Eiffel Tower (night)

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Now that we had eaten and had a couple of glasses of wine we are ready to explore – First stop Eiffel Tower. We were both excited as school girls about to see One Direction (or Scott getting a pencil sharpener for Christmas *Family joke*), walking through the gardens we started taking photos at the very first glimpse, so apologies for the hundreds of Eiffel Tower photos we have posted within this blog.

While walking through the gardens there were many dogs playing and out for their nightly run, no doubt Maverick would care for tearing up the Eiffel Tower gardens! I must admit though I did have a picture perfect vision in my head of what i thought the gardens/surrounding areas of the tower would look like and this wasn’t really the case. I expected the gardens to be immaculate, prestige and not one leaf out of place, however the path ways were muddy, grass was over grown and piles of leaves everywhere. It doesn’t take away from the Eiffel Tower at all but was more a surprise and unexpected.

We spent over an hour taking in the sights and atmosphere of the Eiffel Tower, even though we knew we would be back the next day. It was simply an awe inspiring experience, finally standing in front of something admired by the world, with such historic significance and that you have seen a million times before but never seen in person. It is definitely something you have to see in person to fully appreciated and understand. We can’t wait to go up the tower tomorrow.

Jess was also over stimulated with her love of fairy lights going into over drive when the Tower lights lit up at the top of the hour (every hour). More on this later…

Walking Paris

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After spending time taking in the sights of the Eiffel Tower and its grounds we decided to walk along the River Siene on our way to the Champs-Élysées Christmas markets. It was great to be able to stretch our legs on the first night and explore Paris at our own pace. The river walk provided many photo opportunities and we were stoping every few meters to take photos. This was a great vantage point to also see the Eiffel Tower light up again and we were able to capture some video of this event (see below.)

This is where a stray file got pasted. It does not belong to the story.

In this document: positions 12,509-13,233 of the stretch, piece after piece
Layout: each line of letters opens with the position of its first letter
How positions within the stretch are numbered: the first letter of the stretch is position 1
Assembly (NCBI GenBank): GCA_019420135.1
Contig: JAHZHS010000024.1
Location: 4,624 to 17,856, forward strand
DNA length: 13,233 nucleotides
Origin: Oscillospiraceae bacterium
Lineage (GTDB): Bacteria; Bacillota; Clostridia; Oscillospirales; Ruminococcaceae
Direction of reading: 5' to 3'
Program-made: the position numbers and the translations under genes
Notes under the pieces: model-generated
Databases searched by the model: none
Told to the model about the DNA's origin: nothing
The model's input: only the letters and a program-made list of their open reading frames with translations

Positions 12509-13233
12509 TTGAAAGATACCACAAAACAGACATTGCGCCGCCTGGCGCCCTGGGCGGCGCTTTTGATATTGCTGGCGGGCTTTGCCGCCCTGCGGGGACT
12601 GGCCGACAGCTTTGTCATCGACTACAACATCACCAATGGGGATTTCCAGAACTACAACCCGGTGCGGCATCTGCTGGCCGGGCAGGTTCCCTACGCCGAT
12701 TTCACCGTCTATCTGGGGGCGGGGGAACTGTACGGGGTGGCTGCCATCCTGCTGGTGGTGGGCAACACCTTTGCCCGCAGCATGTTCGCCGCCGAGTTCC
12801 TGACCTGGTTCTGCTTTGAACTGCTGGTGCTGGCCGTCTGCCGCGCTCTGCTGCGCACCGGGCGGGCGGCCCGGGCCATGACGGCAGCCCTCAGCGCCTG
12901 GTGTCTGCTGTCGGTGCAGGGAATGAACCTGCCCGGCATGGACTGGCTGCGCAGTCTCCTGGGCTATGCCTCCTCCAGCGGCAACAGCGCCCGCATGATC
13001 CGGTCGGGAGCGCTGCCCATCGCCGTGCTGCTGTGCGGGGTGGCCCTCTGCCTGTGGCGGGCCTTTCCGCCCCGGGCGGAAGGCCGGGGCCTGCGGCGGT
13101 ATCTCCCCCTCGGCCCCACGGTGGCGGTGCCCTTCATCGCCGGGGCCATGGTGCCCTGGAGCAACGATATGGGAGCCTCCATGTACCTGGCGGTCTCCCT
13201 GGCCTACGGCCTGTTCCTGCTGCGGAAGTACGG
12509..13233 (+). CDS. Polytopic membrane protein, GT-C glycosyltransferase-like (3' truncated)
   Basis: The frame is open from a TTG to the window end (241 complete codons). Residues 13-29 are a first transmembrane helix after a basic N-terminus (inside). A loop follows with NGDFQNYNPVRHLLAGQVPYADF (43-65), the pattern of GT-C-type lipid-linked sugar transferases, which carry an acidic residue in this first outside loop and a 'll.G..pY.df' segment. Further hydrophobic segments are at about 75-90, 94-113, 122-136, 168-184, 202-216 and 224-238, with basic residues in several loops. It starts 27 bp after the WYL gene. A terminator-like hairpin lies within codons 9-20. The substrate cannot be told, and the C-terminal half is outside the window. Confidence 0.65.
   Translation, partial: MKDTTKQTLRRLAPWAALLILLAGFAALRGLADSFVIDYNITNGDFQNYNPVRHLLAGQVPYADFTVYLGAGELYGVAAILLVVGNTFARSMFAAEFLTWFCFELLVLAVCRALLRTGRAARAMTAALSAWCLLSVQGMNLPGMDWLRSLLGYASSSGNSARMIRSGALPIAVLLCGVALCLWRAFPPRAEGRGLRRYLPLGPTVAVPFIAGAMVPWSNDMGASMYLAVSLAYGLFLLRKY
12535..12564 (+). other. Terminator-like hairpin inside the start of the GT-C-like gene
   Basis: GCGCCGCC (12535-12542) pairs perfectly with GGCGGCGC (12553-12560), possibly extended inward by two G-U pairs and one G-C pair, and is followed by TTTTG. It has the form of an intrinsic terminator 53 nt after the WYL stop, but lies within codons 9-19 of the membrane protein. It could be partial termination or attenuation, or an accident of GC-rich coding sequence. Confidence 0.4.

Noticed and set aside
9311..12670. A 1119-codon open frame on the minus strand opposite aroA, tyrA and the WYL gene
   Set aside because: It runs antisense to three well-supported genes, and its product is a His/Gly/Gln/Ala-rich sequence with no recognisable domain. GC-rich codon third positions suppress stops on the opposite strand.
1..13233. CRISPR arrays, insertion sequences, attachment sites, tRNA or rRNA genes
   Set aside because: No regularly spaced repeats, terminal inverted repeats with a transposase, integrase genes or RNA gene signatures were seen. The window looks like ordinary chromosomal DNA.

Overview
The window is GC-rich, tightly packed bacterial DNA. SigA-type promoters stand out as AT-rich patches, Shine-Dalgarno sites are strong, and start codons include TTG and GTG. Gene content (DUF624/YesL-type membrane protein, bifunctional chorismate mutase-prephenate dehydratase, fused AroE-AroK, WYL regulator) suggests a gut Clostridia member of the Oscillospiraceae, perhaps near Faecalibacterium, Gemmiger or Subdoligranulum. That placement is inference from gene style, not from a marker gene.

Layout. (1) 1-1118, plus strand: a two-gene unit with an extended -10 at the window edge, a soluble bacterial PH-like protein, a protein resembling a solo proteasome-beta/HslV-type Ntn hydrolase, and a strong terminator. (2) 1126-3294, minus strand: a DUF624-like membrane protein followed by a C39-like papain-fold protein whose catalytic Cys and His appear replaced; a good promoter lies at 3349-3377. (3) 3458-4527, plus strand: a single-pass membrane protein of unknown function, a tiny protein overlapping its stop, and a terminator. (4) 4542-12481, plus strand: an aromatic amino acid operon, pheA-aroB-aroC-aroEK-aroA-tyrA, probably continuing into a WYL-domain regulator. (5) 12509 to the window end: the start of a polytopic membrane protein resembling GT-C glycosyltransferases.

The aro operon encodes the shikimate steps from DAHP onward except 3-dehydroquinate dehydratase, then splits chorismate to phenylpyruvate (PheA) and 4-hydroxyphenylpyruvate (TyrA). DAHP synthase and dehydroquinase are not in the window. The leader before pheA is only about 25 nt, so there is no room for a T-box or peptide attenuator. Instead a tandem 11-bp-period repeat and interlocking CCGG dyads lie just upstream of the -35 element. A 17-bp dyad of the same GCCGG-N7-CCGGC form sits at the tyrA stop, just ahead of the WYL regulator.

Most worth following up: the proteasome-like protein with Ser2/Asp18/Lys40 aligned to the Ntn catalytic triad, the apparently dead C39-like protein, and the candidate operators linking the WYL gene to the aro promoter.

First night in #paris thought why not go for a walk to explore #barrelleurotrip @jessicawithak0707

A video posted by Adam Barrell (@adam_barrell) on

 

Christmas Markets

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During the planning stages of the trip and once it had been confirmed that we would be in Paris just before christmas, Jess made plans for the Champs-Élysées Christmas Markets to be one of our first stops after checking into the hotel. The Christmas markets line both sides of Paris famous Avenue des Champs-Élysées. The atmosphere was fun with the streets filled with people and stalls everywhere. The markets are situated between the Arc de Triomphe at one end and a giant ferris wheel at the other, providing more great photo opportunities (Jess tried to kill herself by standing in the middle of the road to capture the best angle for her photos!) The Ferris wheel only appears in December as part of Christmas celebrations and draws a big crowd of both tourists and locals – as do the entire markets.

As we were exploring the markets I couldn’t help but notice that people were drinking mulled wine, I know it is cold but seriously why would you do that to yourself? Just as we were about to call it a night we decided to check out an alley way within the markets and came across a pop-up champagne bar, finally our first glass of champagne in Paris! After having walked over 5km it was the perfect way to relax and gave us an opportunity to officially ‘cheers’ being in Paris together. Once we had finished our glass of champagne and after lots of browsing through the stalls, without buying anything, we decided to head back to the hotel and rest up for the day of sight-seeing ahead.


Paris Day Two (20/12)

Planning / Breakfast

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I don’t know what it is about being in Europe but so far I have woken up at 6-6:30am every morning, back home my alarm would be dragging me out of bed at those times but here I am wide awake!  I decided to start planning the day out to ensure we had everything that we needed and also knew where we were going and how we were going to get there.